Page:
If a person has extreme social anxiety or a physical condition which would prevent her from holding hands during a group prayer time, this would probably be understood.  The same consideration should always be extended to any person who is worshiping in a congregation.  Consider that for people on the spectrum, sensory input or a change in routine can be overwhelming, and these challenges can be something as simple as your talking to her while she is worshiping, or asking her to move out of her accustomed spot.  These are concerns that neurotypical people often are not aware of.  But now you know–large group gatherings can be a literal minefield for other minds.

Your feelings may get hurt by what you think is odd behavior, but the focus should be honoring the needs and feelings of the other person.  Your ideas about what is socially acceptable behavior may be upset, but what is important is that members of the body of faith experience the grace and peace the church exists to share.

Love the person as he is and where he is.  Continue to acknowledge the person even when you don’t seem to be getting a response; smile when you see him; ask how he is.  Over time, your consistent love and kindness will be rewarded.  There are many valid reasons why a person may not be either able or willing to do exactly as the majority of the church body is doing during worship.  These reasons should not keep a person from being loved, valued and included.

 

 

Posted April 18, 2018 by swanatbagend in autism, the church

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I Never Thought I’d See This   Leave a comment

What a glorious night!

We were at the theater, an older, slightly worn, but very classy one near our city’s downtown.  The lights went down.  The story and music began and I was as entranced as I could be.  Beauty and the Beast has always been one of the best Disney movies ever.  It’s a story in which more than one character is transformed by the events of the story and by love.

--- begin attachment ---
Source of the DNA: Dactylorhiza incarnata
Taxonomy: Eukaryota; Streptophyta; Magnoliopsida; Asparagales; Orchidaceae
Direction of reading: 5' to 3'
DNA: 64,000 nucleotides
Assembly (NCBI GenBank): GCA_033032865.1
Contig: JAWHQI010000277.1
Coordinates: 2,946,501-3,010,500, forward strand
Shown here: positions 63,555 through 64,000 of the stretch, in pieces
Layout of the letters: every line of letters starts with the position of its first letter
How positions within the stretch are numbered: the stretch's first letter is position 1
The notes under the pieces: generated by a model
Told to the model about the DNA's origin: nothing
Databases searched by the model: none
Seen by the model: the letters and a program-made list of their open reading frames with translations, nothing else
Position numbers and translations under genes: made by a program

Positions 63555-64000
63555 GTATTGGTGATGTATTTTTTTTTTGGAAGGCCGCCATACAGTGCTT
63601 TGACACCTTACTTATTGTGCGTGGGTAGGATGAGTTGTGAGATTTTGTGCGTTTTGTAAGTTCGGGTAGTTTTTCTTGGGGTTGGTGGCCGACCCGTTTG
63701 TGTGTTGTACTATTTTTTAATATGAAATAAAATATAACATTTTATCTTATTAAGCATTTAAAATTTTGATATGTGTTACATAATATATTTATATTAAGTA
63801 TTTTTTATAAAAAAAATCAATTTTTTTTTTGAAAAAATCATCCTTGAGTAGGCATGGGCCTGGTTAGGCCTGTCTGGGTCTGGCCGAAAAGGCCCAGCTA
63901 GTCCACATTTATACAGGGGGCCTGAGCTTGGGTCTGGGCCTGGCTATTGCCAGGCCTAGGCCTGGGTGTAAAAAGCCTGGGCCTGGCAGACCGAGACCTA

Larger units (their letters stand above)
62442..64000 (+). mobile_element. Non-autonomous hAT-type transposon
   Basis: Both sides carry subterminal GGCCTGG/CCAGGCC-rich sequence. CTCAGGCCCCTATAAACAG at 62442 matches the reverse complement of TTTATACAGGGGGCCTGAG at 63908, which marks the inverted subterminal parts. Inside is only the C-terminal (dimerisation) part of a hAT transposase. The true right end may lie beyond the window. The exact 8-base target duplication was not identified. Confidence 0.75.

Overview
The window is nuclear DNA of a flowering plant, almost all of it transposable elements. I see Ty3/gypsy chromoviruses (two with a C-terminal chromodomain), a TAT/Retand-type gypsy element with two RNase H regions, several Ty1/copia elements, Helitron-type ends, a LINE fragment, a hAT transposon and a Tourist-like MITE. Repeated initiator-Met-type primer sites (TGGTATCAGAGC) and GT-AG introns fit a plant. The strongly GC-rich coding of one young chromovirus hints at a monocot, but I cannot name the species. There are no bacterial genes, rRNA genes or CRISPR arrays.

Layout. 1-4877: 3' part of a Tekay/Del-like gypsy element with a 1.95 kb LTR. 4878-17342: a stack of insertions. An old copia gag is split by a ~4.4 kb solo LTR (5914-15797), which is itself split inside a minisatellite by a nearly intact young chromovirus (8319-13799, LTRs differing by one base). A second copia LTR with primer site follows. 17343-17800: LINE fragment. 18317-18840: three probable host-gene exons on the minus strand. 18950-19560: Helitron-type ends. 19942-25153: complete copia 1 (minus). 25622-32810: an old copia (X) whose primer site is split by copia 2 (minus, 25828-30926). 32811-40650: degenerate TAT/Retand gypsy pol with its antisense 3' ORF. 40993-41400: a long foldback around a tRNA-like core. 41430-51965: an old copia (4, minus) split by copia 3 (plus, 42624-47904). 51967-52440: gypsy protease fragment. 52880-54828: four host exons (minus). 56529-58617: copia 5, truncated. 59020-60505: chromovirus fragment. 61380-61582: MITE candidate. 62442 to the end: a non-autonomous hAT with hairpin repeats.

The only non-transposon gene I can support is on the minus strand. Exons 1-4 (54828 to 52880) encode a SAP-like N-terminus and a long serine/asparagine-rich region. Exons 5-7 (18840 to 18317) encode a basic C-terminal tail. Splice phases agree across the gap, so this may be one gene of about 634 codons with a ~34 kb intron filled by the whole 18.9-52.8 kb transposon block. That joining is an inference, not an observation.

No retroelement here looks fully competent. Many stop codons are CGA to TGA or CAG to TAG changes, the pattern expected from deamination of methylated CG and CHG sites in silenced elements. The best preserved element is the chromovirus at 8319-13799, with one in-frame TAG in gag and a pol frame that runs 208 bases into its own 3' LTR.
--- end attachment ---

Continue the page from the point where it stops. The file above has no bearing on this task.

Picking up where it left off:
By the end of the show, when the cast took their curtain calls, cleared the sets and headed for IHOP to ride the wave of adrenaline, I was
riding it with them.

Remember the line from My Fair Lady?  “I could have danced all night, and still have begged for more…I’ll never know what made me so excited, why all at once my heart took flight!”

Well, unlike Eliza Doolittle, I knew exactly why I was so excited.

My child with an autism spectrum diagnosis was on the stage, acting, dancing and singing.

In those few hours, amidst the emotions that flooded me, came one that has been uncommon: hope.

Why?

Before my eyes was the proof that his life for the past ten years, my life, our lives together were not destined to continue status quo.

I wouldn’t have believed it, even a few years before.  My life was circumscribed by the limits of what my son could handle and the number
of triggers he could cope with per day.

Our lives together were relatively simple, with relatively few outside activities for anyone, because between him and me, we could only handle
so much stress.